Doris Troy (January 6, 1937 – February 16, 2004) was an American R&B singer, known to her many British fans as "Mama Soul".
She was born as Doris Higginson in The Bronx, the daughter of a Barbadian Pentecostal minister. Her parents disapproved of "subversive" forms of music like rhythm & blues, so she cut her teeth singing in her father's choir.
At 16, she managed to talk her way into a job as an usherette at Harlem's Apollo theatre, affording her an opportunity to see the foremost stars of black music at close quarters. She formed a three-piece group called the Halos, and began writing her own material, initially under the name of Doris Payne. In 1960, a music publisher paid her $100 for her song 'How About That', and it became a hit for Dee Clark.
Doris embarked on a solo career, though after a couple of singles flopped, she realised she could earn steadier wages as a backing singer for more established artists. She worked with Solomon Burke and the Drifters, Dionne and Dee Dee Warwick. She also recorded with their aunt Cissy Houston before she and Gregory Carroll wrote 'Just One Look'. They took their demo tape to Jerry Wexler at Atlantic Records, who instantly offered to release it. The record reached number 10 in the US charts. Atlantic decided to strike while the iron was hot, and released Doris's debut album, 'Just One Look And Other Memorable Selections', in July 1963. She changed her name to Troy, apparently inspired by the Homeric heroine.
But her winning streak quickly burned out, and, with interest in America waning, Troy began to visit Britain more often, where a cover version of 'Just One Look' by The Hollies had helped to raise her profile. In her live shows, she was often backed by the fledgling Elton John (then still known as Reg Dwight) on piano, and 'I'll Do Anything (He Wants Me To Do)' became a northern soul staple.
Once again, it was Troy's talents as a backing singer that opened influential doors. She can be heard on the Rolling Stones' 1969 anthem 'You Can't Always Get What You Want', and enjoyed a prominent solo spot on Pink Floyd's 1973 epic, 'Dark Side Of The Moon'. She appeared on George Harrison's solo hit 'My Sweet Lord', and on Carly Simon's 'You're So Vain', and featured as both writer and singer on Billy Preston's album 'That's The Way God Planned It' for Apple. On her album 'Doris Troy', she was surrounded by an extraordinary galaxy of talent, including Stephen Stills, Peter Frampton, Eric Clapton and Ringo Starr, but sales were disappointing.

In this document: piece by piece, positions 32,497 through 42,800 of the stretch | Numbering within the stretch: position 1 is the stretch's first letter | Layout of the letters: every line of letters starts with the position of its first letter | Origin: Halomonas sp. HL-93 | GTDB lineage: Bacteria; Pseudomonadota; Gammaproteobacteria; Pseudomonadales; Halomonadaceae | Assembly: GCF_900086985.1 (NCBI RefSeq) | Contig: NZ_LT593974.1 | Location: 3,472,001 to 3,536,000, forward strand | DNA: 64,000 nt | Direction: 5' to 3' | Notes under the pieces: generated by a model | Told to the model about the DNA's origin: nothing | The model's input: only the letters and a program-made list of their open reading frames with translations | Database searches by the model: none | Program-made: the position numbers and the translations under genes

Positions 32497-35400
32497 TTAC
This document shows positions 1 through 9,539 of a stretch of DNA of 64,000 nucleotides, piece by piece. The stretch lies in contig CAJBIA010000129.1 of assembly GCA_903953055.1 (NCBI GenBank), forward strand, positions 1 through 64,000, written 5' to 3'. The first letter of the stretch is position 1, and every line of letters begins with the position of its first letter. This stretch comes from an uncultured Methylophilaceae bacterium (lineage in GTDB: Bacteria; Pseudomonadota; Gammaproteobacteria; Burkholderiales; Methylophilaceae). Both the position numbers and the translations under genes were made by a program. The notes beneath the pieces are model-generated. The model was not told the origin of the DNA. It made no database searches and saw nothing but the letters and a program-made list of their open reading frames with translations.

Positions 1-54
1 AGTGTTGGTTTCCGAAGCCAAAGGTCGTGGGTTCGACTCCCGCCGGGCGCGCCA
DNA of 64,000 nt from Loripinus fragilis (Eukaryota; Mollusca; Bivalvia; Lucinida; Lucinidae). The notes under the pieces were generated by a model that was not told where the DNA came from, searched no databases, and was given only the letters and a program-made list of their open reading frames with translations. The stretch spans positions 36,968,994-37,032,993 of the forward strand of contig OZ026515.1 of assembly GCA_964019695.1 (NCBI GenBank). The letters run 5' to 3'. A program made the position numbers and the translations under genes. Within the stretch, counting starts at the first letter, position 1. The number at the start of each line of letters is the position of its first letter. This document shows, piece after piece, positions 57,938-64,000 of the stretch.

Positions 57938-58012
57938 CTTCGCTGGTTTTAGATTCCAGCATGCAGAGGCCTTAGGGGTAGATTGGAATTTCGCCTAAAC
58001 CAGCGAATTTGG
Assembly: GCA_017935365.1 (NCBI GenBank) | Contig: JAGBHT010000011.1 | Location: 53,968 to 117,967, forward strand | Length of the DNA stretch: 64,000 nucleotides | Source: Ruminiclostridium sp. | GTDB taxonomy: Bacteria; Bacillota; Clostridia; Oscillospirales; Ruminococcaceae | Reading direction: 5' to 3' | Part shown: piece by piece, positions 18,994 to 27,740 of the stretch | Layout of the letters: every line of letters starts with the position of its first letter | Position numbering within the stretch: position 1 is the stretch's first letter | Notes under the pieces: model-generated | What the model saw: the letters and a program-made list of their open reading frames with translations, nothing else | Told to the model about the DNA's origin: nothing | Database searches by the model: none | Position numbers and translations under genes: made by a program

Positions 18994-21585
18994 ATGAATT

Troy remained in England until 1974, when she moved, first to Los Angeles and then to Las Vegas, where she found steady employment in nightclubs and casinos. But the most remarkable episode in her career was yet to come. In March 1983, 'Mama, I Want To Sing', a stage musical based on Troy's life, written by her younger sister Vy and her husband Ken Wydro, opened at the Heckscher theatre in Harlem. ailed as a triumph, it ran for 1,500 performances and spawned several touring versions. From 1984 to 1998, Troy sang the role of her mother, Geraldine, travelling with the show internationally and opening it in London, with Chaka Khan co-starring.
Despite the renewed prominence the show brought her, Troy was far from wealthy in her later years, and was forever grateful for the royalties that continued to trickle in from 'Just One Look'. Doris passed away in her sleep on the 16th of February 2004, in Las Vegas, Nevada after a lengthy bout with emphysema. She was 67.(Info mainly from Spectropop)